# Weighting your trading signals

### Weighting your trading signals to improve performance

One strategy I’ve considered while designing forex trading signals is assigning a weight to each signal based on its overall performance in predicting market movements. Just as a weighted moving average assigns greater importance to more recent price data with the goal of improving its predictive accuracy, weighted signals would gain or lose importance versus other signals based on certain types of performance data.

In a trading system that relies on several different signals, weighting could help decide between conflicting signals and make trading predictions clearer, removing some of the confusion and uncertainty that are deadly to successful forex trading. Let’s say you had a signal based on departure from a lower Bollinger Band that was shouting “Go long,” and another signal based on long-term moving averages that was insisting, “Stay short”! Which one should you listen to? It’s an ideal situation for signal weighting.

So, how would you go about weighting your signals in a way that’s simple, easily understood, and most important, profitable? The best idea I’ve come up with so far is to determine the weight for each signal by calculating the average gain in pips for every trade it predicts. So maybe your long Bollinger Band signal historically yields an average gain of 10 pips per trade, while your short moving average signal yields 15 pips per trade. So, in theory, you could calculate that the moving average signal has 1.5 times the weight of the Bollinger signal, and therefore is the signal to follow.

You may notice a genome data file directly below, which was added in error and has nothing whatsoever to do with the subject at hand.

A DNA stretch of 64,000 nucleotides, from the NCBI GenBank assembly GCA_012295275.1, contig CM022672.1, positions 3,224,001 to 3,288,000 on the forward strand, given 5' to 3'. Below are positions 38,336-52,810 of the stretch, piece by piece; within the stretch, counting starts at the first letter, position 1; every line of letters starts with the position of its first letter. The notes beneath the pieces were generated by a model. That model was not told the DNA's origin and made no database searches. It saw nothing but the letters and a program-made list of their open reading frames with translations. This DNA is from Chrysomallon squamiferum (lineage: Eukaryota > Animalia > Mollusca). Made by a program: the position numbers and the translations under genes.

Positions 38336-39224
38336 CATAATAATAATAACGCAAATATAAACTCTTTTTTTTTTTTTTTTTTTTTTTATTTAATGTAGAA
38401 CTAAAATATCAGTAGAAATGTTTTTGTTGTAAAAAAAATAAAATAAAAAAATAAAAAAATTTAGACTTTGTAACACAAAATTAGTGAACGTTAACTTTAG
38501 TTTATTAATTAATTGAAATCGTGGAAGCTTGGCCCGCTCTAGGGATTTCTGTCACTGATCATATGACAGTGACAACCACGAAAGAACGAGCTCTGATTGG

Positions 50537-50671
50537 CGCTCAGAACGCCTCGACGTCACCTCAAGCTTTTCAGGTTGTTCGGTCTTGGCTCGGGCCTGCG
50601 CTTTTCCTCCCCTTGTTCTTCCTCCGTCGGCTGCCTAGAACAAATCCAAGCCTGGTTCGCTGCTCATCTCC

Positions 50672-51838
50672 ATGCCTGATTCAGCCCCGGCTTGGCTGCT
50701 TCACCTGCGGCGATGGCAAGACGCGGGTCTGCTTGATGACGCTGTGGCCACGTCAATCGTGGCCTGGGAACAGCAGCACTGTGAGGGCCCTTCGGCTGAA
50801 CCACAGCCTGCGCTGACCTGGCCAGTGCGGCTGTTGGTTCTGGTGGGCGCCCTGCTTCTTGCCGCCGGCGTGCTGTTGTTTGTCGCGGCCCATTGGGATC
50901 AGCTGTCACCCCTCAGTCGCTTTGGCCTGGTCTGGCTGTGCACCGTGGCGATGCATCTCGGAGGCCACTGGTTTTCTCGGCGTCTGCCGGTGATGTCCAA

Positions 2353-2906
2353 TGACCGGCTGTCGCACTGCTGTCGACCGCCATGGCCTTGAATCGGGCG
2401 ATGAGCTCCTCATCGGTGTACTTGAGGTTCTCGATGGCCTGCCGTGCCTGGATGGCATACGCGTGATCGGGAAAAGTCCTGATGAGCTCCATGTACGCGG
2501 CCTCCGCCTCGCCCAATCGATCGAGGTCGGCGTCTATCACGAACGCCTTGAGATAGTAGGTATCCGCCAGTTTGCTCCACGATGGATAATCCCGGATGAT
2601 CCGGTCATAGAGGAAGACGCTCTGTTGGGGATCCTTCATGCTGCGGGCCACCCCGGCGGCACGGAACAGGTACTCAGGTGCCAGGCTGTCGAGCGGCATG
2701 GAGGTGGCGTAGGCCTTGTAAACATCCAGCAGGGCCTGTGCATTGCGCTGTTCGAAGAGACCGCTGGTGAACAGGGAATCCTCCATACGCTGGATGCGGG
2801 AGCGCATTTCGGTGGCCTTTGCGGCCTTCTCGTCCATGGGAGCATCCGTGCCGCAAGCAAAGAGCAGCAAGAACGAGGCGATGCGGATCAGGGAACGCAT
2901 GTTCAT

When you’re combining multiple signals to determine a trade direction, weighting can also help by giving you a total score based on the combined signals. Let’s say you have three long signals with weights of 1, 1.5, and 3, and three short signals with weights of 1, 2, and 2. Adding up the long signals and then dividing by three for the average weight, you get a weighted score of 1.833, while your average score for the short signals is 1.667. So based on this technique, it looks like you should go long.

Another approach using weighted signals would be strictly additive – say you have 5 long signals adding up to a score of 8.5, and 3 short signals adding up to 10. While you’ve got fewer total short signals, they carry greater weight than the long ones, and so they win the trade.

These are just a few possible approaches to creating and interpreting your weighted signals. The key to determining the best weighting technique for your particular trading signals will be to test, test, and test some more using as much historical market data as you can get your hands on. Signals aweigh!